Storycrafting: Eliminate writer’s block with a triangle?
What is storycrafting? The answer lies in understanding three points before we begin. The first is that writing can be beautiful, well-written, and have absolutely nothing of value to say or fail to tell a story in the process. The second is that a story can exist outside of written form. A person can be a storyteller but lack the skill needed to tell that story in a written format. The third is that a writer can have the skills necessary for the task, and be a great storyteller, and “run out” of ideas. The dreaded writer’s block.
So storycrafting is a way to keep the ideas flowing and to do so in a way that adds up to a compelling story which entices people to connect emotionally with the work. I don’t believe in writer’s block. I never run out of story or ideas. That might sound egotistical and dismissive of real struggles writers face to come up with ideas. It’s not; I just have a system that allows me to be free to work on the writing and allows the ideas to flow unimpeded.
So, how do I do it? It’s straightforward. I use a method that I call the Hexa-Dub Storycrafting Method®. It is a series of questions that can be utilized for grand plot ideas, or dive deep into the minute details of a character’s motivation.
The reason I started this journey was simple. I joined an amazing writer’s group and benefitted from the expertise and skill of the other writers in the group. I never ran out of plot ideas, but my writing needed tons of help. After a few years, I felt as if I was taking more from the group than I was contributing, so I set about systematizing the process I use to create a steady stream of content.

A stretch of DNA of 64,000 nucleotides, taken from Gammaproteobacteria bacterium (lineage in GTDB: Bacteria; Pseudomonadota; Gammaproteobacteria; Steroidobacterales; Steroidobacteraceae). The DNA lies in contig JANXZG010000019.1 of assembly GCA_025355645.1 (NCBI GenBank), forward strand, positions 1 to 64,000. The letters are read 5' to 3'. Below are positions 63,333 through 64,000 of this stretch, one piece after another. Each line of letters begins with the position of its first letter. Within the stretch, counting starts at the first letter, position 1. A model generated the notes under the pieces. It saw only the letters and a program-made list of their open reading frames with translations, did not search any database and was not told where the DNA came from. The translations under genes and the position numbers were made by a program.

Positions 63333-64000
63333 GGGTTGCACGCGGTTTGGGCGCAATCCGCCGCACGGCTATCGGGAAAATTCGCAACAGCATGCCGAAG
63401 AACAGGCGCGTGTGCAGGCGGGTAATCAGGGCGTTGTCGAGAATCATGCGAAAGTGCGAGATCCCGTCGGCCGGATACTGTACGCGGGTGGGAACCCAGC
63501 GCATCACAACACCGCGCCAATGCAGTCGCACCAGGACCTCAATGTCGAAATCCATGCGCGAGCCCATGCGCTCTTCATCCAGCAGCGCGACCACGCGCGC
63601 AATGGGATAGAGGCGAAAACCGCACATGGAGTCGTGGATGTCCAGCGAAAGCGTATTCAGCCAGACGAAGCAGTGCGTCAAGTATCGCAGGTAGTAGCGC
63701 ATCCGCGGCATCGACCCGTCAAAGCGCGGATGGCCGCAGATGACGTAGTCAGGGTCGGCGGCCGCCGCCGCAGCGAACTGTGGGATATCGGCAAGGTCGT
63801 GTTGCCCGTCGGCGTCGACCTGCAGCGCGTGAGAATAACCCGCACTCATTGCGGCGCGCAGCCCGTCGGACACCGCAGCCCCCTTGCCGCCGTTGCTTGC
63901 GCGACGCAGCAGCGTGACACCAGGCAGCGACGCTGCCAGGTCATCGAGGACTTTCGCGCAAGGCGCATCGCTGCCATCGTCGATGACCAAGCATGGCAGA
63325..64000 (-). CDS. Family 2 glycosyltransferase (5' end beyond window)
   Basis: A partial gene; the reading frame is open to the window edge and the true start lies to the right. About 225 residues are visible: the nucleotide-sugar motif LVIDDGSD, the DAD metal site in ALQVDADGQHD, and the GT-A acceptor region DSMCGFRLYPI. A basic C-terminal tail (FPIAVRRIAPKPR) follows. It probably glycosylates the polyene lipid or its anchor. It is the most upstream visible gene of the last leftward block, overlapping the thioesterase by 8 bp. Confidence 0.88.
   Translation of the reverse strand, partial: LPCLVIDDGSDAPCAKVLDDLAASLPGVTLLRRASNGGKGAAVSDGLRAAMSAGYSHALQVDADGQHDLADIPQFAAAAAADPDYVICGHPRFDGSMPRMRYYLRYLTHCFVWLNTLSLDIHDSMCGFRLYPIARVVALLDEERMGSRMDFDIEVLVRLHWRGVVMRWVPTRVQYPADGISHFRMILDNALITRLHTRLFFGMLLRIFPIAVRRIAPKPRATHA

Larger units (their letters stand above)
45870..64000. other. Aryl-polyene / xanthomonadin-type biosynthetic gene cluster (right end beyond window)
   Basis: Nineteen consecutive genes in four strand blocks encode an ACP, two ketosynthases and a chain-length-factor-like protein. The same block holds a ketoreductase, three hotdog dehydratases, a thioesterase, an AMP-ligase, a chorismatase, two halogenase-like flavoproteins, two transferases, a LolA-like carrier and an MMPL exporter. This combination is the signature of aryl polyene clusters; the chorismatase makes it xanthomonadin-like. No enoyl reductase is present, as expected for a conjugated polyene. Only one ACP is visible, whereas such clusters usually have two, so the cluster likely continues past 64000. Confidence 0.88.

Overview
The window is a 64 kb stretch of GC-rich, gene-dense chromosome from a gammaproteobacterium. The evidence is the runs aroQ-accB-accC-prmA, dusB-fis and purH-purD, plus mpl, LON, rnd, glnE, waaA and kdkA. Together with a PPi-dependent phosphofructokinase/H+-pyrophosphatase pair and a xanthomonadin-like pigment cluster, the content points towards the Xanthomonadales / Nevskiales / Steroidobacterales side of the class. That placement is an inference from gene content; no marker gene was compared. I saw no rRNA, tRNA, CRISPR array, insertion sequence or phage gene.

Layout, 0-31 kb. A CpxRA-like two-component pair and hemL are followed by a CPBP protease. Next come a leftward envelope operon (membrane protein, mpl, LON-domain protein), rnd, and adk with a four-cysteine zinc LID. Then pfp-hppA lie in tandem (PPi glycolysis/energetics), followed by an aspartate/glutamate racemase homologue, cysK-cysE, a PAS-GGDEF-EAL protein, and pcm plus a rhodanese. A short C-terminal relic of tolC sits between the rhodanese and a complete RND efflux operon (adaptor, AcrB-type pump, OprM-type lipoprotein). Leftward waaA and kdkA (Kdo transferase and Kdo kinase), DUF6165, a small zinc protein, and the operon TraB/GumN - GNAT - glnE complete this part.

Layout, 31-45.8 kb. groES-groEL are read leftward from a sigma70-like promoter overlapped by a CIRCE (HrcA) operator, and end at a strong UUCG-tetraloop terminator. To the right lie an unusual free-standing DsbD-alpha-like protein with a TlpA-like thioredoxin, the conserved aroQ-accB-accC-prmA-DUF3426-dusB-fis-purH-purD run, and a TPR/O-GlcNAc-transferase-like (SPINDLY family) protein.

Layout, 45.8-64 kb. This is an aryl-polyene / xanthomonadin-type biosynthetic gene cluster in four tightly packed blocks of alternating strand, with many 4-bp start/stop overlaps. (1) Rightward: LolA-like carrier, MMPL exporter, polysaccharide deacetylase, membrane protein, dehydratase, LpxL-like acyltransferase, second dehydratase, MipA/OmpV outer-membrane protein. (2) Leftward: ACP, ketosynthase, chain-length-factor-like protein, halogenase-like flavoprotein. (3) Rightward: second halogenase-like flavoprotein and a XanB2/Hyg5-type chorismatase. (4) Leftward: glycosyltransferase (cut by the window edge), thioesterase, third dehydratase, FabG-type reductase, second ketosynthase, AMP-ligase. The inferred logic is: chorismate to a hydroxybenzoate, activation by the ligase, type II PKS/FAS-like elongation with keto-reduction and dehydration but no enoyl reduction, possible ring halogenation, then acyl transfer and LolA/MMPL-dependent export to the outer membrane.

When I accomplished my goal of designing a system, I experimented with my wife, who is not a writer and has never attempted to come up with an idea for a novel. Within ten minutes, she had a basic premise for a book and understood the primary motivations of her protagonist. It was so simple; I felt stupid that I hadn’t done it earlier.
The Hexa-Dub Storycrafting Method® uses six questions that start with the letter “W.” I’ll walk you through the basics, and over the next few weeks, we will look at ways to implement this tool in various circumstances.
The first question is easy. I like to start with a person. Let’s use Bob as our “Who.” The next row requires we ask two “What” questions about Bob. The third row makes you answer the question “Why” is the second row true?
If Bob is the who, then we might answer two “What” questions about him as follows. First Bob is a middle-aged man. Second, he hates his job. Next, we would answer “Why” are those statements about Bob true. Perhaps Bob is a salesperson, a stressful job. Easy to see why he might hate it but not complete yet. The second reason could be that Bob’s company is losing customers. The third reason is that Bob can’t leave his job because he works for his father-in-law.
Now, we still have a good deal of questions to ask before we can write about Bob’s story, but now we know what questions to ask. Why does Bob work for his in-laws? What type of product does he sell? Where does he live? To answer them, create another triangle and repeat the process. You can make as many as you need until you feel comfortable with the amount of information you have about Bob.
Super simple right? I thought so too. The best part is that this can be utilized by outliners and pantsers alike. If you are an outliner, use these to fill out your story before you begin. If you aren’t the outline type, keep these questions close and refer to them while you write to help steer you in the right direction. Practice with it and let me know how it works out for you!